Who is in control?
The regulatory requirements outlined in 21 CFR Part 111 clearly dictate that an in-depth study of every process is essential to designing a compliance system that assures every batch yields a quality product.

Over the years, numerous companies in the pharmaceutical industry have learned costly lessons from their process ignorance, resulting in extensive 483 warning-letter observations and, in some cases, consent decrees from the FDA. Such regulatory actions can cause your operation a tremendous loss of time and profits while remediation plans are formulated and put into place.

The reactive approach to compliance always comes with a high price tag. So, in order not to place yourself in the position of playing 'catch up' with regulators, you must first determine if you control your process or if your process controls you.

Remember, no matter how insignificant an activity appears to the overall success or failure of your production operation, it can play a major role in defining the ultimate outcome of manufacturing a product that conforms to the requirements set forth in the regulations, as well as meeting all of your specifications.

However, it is impossible to set appropriate specifications without having sound process-control mechanisms in place. If you don't have good control of your operations, you will find yourself constantly fighting fires and preparing deviation reports.

Execution of a well-run compliance programme requires a full understanding and management of all processes from supplier control to distribution. This also includes a document-control system where only approved and current versions of documents are available for use.

So when setting your compliance goals, be proactive and show your process that you're in control.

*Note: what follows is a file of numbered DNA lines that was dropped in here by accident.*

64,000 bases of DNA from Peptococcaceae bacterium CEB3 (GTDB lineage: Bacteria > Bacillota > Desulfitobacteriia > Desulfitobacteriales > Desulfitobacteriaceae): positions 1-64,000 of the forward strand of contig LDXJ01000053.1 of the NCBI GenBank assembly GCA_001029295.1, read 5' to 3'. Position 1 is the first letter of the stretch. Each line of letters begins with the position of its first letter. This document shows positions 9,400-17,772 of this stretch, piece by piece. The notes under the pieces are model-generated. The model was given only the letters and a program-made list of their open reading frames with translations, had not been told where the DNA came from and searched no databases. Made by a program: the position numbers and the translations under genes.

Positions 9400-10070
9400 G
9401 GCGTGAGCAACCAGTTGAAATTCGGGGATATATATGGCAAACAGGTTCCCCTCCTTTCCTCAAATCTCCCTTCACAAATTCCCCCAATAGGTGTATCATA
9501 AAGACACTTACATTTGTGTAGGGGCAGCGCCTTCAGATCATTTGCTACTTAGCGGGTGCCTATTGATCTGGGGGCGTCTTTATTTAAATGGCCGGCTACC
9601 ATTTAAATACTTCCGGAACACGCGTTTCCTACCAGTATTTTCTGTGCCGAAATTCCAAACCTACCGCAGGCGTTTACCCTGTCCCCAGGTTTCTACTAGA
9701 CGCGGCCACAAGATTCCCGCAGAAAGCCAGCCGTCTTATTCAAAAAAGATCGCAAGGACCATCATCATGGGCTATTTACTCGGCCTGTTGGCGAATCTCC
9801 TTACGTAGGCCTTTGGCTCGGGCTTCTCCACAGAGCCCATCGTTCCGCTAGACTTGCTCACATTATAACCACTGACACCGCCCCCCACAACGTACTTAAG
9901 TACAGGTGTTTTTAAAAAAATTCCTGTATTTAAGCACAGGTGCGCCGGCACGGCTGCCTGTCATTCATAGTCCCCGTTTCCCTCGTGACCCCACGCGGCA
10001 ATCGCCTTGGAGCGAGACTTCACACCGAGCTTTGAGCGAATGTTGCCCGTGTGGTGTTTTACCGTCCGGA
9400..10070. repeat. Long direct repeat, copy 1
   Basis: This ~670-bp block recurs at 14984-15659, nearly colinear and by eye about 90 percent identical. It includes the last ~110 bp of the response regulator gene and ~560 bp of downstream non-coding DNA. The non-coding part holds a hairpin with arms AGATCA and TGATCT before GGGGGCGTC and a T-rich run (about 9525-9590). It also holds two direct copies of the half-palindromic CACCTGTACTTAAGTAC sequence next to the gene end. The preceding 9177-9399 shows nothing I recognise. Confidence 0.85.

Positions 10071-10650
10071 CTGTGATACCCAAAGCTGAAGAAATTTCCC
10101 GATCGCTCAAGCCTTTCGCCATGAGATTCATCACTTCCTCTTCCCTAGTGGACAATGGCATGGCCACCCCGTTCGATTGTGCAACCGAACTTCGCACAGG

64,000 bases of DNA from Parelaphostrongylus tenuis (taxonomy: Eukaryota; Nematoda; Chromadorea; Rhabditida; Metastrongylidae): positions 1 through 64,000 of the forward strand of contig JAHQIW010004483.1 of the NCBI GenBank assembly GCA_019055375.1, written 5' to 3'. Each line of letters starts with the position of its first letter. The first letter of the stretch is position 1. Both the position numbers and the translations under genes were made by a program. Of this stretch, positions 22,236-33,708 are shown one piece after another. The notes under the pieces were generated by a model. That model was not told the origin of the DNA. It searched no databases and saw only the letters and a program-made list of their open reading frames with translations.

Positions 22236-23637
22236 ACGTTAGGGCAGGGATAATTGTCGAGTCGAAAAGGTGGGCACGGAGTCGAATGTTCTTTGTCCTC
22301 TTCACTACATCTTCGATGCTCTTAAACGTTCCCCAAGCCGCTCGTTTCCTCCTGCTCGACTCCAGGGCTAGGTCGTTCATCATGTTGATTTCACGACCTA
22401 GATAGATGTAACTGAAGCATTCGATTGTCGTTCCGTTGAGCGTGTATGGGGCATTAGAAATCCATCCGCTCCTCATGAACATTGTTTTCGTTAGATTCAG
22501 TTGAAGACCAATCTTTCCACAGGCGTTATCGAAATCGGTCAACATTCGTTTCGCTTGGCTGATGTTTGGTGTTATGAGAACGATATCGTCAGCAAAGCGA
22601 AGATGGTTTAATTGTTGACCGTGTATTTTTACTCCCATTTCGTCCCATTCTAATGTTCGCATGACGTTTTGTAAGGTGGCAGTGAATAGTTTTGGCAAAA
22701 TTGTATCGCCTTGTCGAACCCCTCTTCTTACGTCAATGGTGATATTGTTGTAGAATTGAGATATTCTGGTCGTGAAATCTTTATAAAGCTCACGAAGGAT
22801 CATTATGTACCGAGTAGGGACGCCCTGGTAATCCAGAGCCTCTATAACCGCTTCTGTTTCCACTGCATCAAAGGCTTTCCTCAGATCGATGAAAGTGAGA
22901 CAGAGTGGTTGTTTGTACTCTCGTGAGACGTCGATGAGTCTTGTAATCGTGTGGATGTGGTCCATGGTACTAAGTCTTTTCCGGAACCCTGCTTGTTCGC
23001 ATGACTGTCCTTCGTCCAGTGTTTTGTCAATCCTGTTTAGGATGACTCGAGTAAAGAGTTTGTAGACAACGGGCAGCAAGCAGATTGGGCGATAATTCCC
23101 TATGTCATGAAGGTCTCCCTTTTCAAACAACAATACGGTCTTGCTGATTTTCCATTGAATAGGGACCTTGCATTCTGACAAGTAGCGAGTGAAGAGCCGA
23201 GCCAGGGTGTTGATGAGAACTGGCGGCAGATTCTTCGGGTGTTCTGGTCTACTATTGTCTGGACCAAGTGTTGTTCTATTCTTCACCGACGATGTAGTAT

The Cost of noncompliance
Suppose you receive a 10-item 483 after an FDA inspection. WITHOUT EXCEPTION, the agency will expect:

  • A written response to all items, explaining your action plan for improving your quality and compliance systems that precipitated these citations.

  • A written response that will detail the systems approach you plan to take for dealing with any manufacturing/process systems that are found noncompliant by the FDA.

To calculate the amount of time and person-hours required to prepare an acceptable response to the agency, realize that each item on the 483 will take about 10 hours of management's time to fully respond to. This will include preparation of the initial draft and re-writes, checking the response for feasibility and completeness, and the final polishing of the wording to assure precision and clarity. After you factor in the cost of management's person-hours, you can then calculate the cost of 100 person-hours to the company.

If the response is not thorough enough, or if the 483 items are serious enough, you may receive a warning letter from the FDA. The time required to reply to a warning letter is about triple to that of a 483. You will want the assistance of an experienced consultant when responding to citations of this nature. When you calculate all of the costs incurred for this type of situation, it adds up to thousands of dollars.

Lastly, warning letters are posted on the FDA's website for your competitors and customers to see. Can you really afford the loss of good will and business you would experience throughout the industry if you were the company highlighted on such a posting? As you can see, the cost of noncompliance is too high to risk.

The regulations require you to think about, understand and control your systems. This is also good business practice and will help improve your bottom line. Think of GMPs as 'Good Management Practices,' not just Good Manufacturing Practices. If you understand and control your operations better, you will have fewer rejections, fewer investigation reports, less rework, less scrap and a better bottom line. Yes, the GMPs are a lot of work initially, but the payoff is there.